Using Machine Learning to Fight Substance Abuse
Face it. We’re still getting our asses kicked by opioids. And while more and more folks are getting curious about sobriety, alcohol remains a mainstay of American society. Sure, there are pockets of progress here and there. Good thing too, otherwise the ever hopeful might just hang up. But we need more and we need better. In fact, we need a lot of our best.
Machine learning might just be the answer to our prayers. Why? Well, in the first place, it takes all that we know, filters it through all that we can know, and comes up with what will be. In the second, it brings the fight right up to the minute, where it should’ve been from day one.
Oh, don’t get us wrong. We’re still behind Alcoholics Anonymous and the 12 Steps. Why wouldn’t we be? It’s been the most consistently reliable tool in the box. But that’s just it. AA is only a tool. Just one of many useful items used to fix things. And when things get as bad as they are, we need more than one tool. We need an arsenal.
Machine learning might just be all that.
What is Machine Learning?
Machine learning, says Azure, is an application of AI. It’s the process of using mathematical models of data to help a computer learn without direct instruction. This enables a computer system to continue learning and improving on its own, based on experience.
An “intelligent” computer uses AI to think like a human and perform tasks on its own. Machine learning is how a computer system develops its intelligence. One way to train a computer to mimic human reasoning is to use a neural network, which is a series of algorithms that are modeled after the human brain.
Here’s how AI and machine learning work together:
An AI system is built using machine learning and other techniques.
Machine learning models are created by studying patterns in the data.
Data scientists optimise the machine learning models based on patterns in the data.
The process repeats and is refined until the models’ accuracy is high enough for the tasks that need to be done.
Machine Learning vs Substance Abuse
Technology has disrupted almost everything around us. Yet, for some reason there’s been virtually no disruption of substance abuse. Not technological disruption anyway. We’re not talking swapping heroin for fentanyl here. We’re talkin’ disrupting the very nature of the beast itself – addiction.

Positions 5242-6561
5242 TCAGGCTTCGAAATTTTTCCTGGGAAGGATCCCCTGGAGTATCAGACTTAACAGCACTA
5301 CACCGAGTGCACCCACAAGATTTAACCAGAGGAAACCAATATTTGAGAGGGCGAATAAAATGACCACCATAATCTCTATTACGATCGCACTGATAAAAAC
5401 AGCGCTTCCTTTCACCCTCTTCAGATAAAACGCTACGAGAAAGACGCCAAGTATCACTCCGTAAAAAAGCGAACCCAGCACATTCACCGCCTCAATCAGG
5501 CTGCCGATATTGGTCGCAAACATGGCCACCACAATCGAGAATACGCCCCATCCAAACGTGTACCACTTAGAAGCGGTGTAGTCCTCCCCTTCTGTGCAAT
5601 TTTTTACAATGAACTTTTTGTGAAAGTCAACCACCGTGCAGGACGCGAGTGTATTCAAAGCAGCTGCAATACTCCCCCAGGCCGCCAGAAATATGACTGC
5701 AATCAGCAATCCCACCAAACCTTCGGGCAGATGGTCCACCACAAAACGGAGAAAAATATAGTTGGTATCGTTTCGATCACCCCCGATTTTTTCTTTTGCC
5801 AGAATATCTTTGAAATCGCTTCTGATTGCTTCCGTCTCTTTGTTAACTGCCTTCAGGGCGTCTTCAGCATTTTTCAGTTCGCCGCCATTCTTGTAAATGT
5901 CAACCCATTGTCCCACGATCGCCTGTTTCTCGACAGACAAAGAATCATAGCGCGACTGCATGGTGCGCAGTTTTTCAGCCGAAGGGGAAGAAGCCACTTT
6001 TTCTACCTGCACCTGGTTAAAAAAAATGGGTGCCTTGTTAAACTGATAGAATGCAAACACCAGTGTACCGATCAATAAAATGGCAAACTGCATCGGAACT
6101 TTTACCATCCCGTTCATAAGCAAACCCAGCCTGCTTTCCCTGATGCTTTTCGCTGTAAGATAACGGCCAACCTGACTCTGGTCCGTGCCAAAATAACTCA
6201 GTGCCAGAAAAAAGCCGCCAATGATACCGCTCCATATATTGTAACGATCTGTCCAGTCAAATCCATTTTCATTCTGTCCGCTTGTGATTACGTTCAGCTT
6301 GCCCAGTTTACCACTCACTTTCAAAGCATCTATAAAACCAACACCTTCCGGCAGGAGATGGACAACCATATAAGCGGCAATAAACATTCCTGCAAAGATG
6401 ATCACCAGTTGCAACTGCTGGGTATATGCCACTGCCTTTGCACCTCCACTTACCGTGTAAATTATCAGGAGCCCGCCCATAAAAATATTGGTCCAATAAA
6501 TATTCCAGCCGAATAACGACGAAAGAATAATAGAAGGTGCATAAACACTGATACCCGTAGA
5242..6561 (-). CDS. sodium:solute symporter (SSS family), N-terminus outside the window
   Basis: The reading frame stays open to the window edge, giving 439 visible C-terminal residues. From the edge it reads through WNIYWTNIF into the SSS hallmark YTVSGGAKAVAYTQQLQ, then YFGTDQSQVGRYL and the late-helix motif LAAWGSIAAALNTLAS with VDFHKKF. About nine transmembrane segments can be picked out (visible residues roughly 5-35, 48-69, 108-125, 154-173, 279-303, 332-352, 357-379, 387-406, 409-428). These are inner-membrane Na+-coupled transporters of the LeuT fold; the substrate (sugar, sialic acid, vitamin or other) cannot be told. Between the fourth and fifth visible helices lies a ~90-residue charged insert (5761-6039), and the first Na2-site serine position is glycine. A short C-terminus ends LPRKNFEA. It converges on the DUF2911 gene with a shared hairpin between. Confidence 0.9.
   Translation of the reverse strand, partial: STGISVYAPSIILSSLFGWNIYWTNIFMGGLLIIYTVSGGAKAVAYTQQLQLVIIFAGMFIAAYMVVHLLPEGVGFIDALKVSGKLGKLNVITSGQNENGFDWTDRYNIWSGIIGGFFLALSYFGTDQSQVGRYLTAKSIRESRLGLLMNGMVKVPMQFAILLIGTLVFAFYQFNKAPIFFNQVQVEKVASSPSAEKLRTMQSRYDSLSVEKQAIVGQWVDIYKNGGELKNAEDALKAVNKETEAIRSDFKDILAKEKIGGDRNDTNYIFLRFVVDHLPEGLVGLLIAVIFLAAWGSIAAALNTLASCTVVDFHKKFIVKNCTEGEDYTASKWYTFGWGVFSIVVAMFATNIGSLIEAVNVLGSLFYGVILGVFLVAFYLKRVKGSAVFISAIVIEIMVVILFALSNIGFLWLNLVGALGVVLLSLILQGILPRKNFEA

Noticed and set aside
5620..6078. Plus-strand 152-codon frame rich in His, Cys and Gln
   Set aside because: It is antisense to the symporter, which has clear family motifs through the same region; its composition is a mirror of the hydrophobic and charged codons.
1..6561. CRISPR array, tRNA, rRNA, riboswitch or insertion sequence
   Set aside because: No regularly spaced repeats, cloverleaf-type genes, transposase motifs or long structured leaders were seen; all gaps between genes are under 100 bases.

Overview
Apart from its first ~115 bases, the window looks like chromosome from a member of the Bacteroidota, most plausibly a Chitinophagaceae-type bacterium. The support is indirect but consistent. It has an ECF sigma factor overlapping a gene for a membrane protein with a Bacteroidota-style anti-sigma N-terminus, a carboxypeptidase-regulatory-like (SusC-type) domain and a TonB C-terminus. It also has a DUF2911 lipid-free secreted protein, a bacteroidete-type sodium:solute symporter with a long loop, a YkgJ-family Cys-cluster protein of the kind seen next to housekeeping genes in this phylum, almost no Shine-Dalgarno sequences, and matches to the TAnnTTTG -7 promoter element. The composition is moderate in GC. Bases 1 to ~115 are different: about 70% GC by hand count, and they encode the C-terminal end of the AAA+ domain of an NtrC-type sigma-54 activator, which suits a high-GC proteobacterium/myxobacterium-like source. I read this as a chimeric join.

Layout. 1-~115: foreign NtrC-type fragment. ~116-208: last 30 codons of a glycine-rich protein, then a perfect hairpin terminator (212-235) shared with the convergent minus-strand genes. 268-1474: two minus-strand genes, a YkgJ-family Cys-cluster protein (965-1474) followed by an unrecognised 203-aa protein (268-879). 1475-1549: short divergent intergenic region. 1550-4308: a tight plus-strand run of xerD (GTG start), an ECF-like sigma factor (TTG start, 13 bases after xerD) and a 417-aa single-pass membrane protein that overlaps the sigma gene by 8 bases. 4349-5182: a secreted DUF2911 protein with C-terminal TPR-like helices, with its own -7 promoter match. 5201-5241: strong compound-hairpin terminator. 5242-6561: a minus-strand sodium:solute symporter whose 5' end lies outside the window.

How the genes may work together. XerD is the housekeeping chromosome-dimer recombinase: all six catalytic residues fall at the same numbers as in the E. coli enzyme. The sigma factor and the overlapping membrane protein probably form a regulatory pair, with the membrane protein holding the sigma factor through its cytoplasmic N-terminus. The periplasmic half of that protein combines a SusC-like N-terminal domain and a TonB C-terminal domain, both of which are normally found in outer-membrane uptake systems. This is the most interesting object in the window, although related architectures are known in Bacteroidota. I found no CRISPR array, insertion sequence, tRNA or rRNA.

One of the most sensible ways to disrupt addiction would of course be to identify risk. Sure, we know the kid in the corner with the pain pills will one day graduate to fent, just as we know the children of drunk parents have a better chance of developing AUD. But there are deeper and much less obvious criteria. The kind of criteria used in everything from marketing to politics. The kind that produces results.
What might that entail? Well, an Indian writer called Meenu EG went on the Analytics Insight forum and provided some examples. One study, for instance, analyzed Twitter and Reddit substance abuse posts while tracking the sale of opioids through cryptomarket listings.
“They collected data from the dark web and cryptomarkets about various opioid substances and compared it with social media posts using sentiment analysis. Assessing social media data to understand hashtags and posts to understand the feelings they expressed and correlating it with the data obtained on drug usage.”
How’s that for promising criteria?
It gets even more promising
The researchers reportedly used a previously trained deep learning system called Named Entity Recognition (NER) to gather that crypto market data, including names, product weight, and other specifications. After the data was automatically categorized within the existing database, they then leveraged deep learning algorithms BERT, LSTM, and CNN to assign emotion labels to each SubReddit post.